Antonio introduced us to quite a lot of wine over the years; he would buy En Primeur for the restaurant. He had all the First Growths, fantastic Burgundies, Rousseau and Roumier and brilliant white wines, German Riesling. He would often open stuff for Mum, Dad and I to try from his cellar because he thought we would find it interesting. He was a big influence on my early days, he was a very generous man. I have the menu framed from The Elizabeth in my bathroom.
Bottle Choice 2
Again, this choice is more to do with the situation. We were with Gary, Debbie and another family in Burgundy for New Year. We had a big party on New Year’s Eve and the next day it was snowing. The place we were staying in had an old barn with a BBQ so we all shuffled out in our coats and started up this BBQ and cooked ribs of beef and onions, then sat around slightly shivering eating these massive steak baguettes with mustard. We had a bottle of 1990 Grange from Penfolds which is one of the iconic new world wines and the 1990 was the one that started catching people's attention. It was a beautiful fruit driven expression of Shiraz; it matched the situation perfectly. It was such a happy time, with really good friends.
Bottle Choice 3
This is a brilliant, mind-blowing wine... there is a very small producer in an area called Gippsland in Victoria, in Australia, a guy called Philip Jones. His wine, Bass Phillip, is I think the very best new world Pinot you will find. It is very hard to get hold of and its very expensive. It took me eight years to persuade them to sell to Bordeaux Index and we actually have the very first shipment coming over from Australia at the moment. I chased them down when I was studying winemaking in Australia and managed to buy a couple of bottles... I brought back a 1997 Premium Bass Phillip Pinot Noir. I was having lunch at the Arches, a legendary wine bar, with the late Harry Gill who ran the bar. He was iconic, he had an underground wine cellar in London and if you were invited, it was an incredible experience.
We had lunch there one day and I took this bottle of 1997 Premium Bass Phillip Pinot Noir... it was always served blind there and Neal Martin was also at this lunch. Everyone tasted it and Neal thought it was an older vintage of Regnier – who is the iconic producer of Burgundy. And actually, it was this funny little Australian Pinot from Victoria which confused everyone! It was a brilliant lunch and very funny that Neal thought it was the very best Burgundy, so that sticks in my mind.
I first found out about Bass Phillip during my winemaking course in Australia. Twice a week we had four hour blind tastings as a class. One of the wines we had during one of the blind tastings was Bass Philip Pinot and I hunted it down after that!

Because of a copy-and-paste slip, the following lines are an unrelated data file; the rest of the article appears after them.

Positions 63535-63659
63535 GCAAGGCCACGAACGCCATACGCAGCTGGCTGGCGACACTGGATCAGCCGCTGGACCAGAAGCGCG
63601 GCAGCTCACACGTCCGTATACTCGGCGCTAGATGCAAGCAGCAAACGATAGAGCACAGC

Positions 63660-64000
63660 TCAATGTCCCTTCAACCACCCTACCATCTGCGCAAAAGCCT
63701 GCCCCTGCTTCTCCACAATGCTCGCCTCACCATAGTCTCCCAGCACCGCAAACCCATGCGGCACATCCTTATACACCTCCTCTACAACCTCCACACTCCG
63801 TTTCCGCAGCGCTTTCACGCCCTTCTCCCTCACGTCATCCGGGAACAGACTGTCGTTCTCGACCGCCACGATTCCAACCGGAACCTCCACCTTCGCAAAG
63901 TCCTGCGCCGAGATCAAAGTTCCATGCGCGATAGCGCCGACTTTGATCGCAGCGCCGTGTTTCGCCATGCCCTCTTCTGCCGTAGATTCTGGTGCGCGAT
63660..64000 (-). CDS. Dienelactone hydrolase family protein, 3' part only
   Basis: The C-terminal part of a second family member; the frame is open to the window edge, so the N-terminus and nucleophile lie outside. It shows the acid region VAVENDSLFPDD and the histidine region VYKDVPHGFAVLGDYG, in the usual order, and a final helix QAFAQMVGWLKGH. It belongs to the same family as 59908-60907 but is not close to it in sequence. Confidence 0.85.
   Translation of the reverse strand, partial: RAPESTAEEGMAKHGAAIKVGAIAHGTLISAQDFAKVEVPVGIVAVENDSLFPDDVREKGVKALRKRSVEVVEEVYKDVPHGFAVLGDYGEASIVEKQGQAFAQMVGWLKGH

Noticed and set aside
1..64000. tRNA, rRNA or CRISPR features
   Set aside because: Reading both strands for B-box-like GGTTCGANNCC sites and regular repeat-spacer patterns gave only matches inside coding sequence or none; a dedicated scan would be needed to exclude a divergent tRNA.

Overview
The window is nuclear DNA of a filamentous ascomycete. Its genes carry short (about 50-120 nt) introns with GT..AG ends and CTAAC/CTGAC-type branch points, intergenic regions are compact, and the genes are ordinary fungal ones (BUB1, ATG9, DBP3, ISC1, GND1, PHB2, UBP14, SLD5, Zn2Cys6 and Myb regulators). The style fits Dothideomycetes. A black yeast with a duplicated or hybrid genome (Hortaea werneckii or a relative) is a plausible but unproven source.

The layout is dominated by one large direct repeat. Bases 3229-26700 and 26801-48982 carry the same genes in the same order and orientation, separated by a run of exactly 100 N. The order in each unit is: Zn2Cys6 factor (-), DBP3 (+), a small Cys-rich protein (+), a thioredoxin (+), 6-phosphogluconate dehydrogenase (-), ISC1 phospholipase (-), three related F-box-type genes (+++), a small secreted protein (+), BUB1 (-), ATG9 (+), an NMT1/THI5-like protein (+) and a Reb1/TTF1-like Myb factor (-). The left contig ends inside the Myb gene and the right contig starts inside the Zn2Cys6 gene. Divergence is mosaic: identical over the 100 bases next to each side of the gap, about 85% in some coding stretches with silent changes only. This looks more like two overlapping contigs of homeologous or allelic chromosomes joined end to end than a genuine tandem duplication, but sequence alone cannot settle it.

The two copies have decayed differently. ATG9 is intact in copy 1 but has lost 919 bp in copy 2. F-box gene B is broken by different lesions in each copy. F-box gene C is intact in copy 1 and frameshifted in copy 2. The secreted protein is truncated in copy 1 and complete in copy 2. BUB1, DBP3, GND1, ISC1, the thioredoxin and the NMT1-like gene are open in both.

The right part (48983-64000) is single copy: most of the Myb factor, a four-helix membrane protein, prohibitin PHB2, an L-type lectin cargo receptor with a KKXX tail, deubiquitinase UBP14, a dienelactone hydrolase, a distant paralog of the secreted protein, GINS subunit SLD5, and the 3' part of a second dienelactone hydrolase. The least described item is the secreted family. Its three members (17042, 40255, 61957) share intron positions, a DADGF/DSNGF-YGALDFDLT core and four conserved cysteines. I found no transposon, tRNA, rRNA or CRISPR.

Bottle Choice 4
This is the only Burgundy in my list. We were with Pierre Henri Gagey, who is the owner and MD of Maison Louis Jadot. Gary and I had gone over for a meeting, and we had dinner in Couvins des Jacobins which used to be the old Jadot winery and is in fact an old church. They have done it up as a dining room now, with entertaining kitchens at the back and this is all in his private garden. We sat down and had an amazing dinner with old Corton-Charlemagne and Clos de Vougeot. Then Pierre Henri pulled out a bottle covered in dust, no label, in an old basket and poured us all a glass and it was obviously very old. It was just majestic and complex, it still had purity of fruit and mushrooms, truffles, cigars, it was intoxicatingly complex. It still had acidity on the palate, and it was 1923 Musigny, a 90 year old bottle of Burgundy... it was phenomenal. It shows that wine can go on and on and live and change and develop. It was very generous of them to open it for us, sitting in the middle of Beaune drinking this wine was very special.
Bottle Choice 5
This choice was actually in one of my blogs from Bordeaux last year. I have been lucky enough to spend time in Le Pin over the last three years during the harvest. One evening last year, Jacques Thienpont pulled out what was a terrible vintage in Bordeaux, he pulled out a magnum of 1987 Le Pin which we had at the Secret Table restaurant at Troplong Mondot. It was served with mushroom ravioli which matched the wine to absolute perfection. It was one of the greatest bottles of wine I had last year and from what was renowned as a terrible vintage! It had great complexity, was so alive and it was fantastically generous of Jacques and Fiona to open it.
If you had to choose one of the bottles from the five you have selected to take with you, which would it be and why?
It would have to be the Vega Sicilia 1964 from Antonio at The Elizabeth restaurant because it really had such an impact on me and kickstarted my in-depth fascination with wine.